Pacific Science Center

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PacSci-Doku: “Big Birds”

By Dennis Schatz – Senior Advisor

Do you Sudoku? It’s one of the hottest number games around! Well, here’s a twist we think you’ll love. We call it PacSci-Doku. Can you guess why? Here’s how it works. Instead of filling in the blanks with numbers, we use letters. Hidden in one of the columns or rows is the answer to a science question. You’ll find information about the answer on the answer tab below.

The question in this edition is:

What animal is an early ancestor of the today’s bird?

To find the answer, complete this PacSci-Doku using the following nine letters:

U  O  I  A  R  S  s  D  N

PacSci-Doku: "Big Birds"

Puzzle Difficulty: Medium

The Answer

PacSci-Doku: "Big Birds" AnswerThe question in this edition is:

What animal is an early ancestor of the today’s bird?

The answer: Dinosaurs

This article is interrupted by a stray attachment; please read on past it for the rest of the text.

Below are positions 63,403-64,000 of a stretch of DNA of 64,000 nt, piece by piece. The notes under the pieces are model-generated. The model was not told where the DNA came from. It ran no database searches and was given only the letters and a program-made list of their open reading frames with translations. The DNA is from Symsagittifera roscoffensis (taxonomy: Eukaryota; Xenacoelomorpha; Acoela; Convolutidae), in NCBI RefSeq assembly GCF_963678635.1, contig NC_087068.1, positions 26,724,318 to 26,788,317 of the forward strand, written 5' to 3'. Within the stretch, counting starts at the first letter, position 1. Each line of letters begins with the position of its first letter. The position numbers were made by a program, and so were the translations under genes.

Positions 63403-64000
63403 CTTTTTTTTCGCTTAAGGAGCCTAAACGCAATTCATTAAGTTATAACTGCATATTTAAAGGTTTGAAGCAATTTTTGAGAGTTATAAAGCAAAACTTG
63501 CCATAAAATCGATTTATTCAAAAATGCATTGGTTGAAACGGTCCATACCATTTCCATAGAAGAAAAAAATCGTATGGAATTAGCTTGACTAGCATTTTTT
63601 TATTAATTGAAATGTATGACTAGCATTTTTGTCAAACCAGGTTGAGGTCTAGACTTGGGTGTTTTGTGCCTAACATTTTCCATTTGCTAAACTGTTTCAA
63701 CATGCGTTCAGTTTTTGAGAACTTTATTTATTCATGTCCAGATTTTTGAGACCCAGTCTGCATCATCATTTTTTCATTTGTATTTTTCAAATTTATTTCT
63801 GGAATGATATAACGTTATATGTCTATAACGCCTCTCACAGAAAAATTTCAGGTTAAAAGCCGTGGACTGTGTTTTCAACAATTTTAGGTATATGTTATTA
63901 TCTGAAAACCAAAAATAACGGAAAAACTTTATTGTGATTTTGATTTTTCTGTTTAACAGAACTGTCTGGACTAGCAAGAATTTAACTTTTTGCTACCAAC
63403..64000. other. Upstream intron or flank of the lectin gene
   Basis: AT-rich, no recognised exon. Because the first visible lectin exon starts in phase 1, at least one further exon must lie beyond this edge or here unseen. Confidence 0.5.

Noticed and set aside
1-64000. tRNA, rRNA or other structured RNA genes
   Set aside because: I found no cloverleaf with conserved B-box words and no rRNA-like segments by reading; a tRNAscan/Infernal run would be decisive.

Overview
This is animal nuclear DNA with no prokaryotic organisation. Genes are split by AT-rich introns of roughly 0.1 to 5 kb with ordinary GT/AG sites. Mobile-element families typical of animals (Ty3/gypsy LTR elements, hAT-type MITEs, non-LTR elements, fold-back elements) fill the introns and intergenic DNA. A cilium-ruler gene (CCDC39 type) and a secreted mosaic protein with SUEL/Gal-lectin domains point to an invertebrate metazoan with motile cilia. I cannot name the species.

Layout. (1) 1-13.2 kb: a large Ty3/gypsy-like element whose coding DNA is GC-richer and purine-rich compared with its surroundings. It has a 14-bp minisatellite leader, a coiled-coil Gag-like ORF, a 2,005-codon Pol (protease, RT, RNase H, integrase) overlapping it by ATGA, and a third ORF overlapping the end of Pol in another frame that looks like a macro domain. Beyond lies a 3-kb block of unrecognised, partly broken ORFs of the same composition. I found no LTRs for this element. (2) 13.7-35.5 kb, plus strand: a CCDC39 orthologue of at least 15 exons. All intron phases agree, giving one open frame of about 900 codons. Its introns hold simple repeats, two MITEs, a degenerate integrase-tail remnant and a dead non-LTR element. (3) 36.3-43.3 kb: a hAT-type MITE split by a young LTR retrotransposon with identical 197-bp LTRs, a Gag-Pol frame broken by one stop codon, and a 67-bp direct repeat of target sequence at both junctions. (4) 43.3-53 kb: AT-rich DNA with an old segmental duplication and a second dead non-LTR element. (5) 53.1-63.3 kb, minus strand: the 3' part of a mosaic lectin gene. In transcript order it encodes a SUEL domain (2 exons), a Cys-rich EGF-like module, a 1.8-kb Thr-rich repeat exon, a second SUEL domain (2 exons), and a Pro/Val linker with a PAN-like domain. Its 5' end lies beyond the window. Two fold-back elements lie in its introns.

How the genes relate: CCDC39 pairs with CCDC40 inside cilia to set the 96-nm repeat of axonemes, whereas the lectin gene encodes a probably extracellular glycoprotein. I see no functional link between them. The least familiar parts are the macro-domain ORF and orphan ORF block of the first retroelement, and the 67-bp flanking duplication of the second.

In 1861 scientists discovered the fossilized remains of Archaeopteryx preserved in limestone in Germany. This creature lived 145 million years ago. It had the bone structure of a dinosaur, but also had feathers. In recent years other dinosaurs have been discovered with feathers. Scientists looking at the shape of the rib cage from dinosaurs like Tyrannosaurus rex noticed another similarity to today’s birds. They have rib bones that are longer near the bottom of the rib cage. This may have allowed them to have large air sacs that were attached to the lungs, as seen in today’s birds. If dinosaurs had air sacks like the birds, they took two breaths to move air through their respiratory system. When the dinosaur first inhaled, air filled the air sacks. When they then exhaled, the air moved into the lungs instead of leaving the body. With the second inhale, the air in the lungs moved back into air sacs. With the second exhale, the air finally left the body. This “two-step breathing” kept more air moving through the dinosaur’s body longer. This extra air supplied the oxygen needed for the high-energy lifestyle of many dinosaurs. Most scientists now believe that the dinosaurs didn’t die out after all. Their descendants are alive and well today as birds. Learn more about the relationship between dinosaurs and birds.

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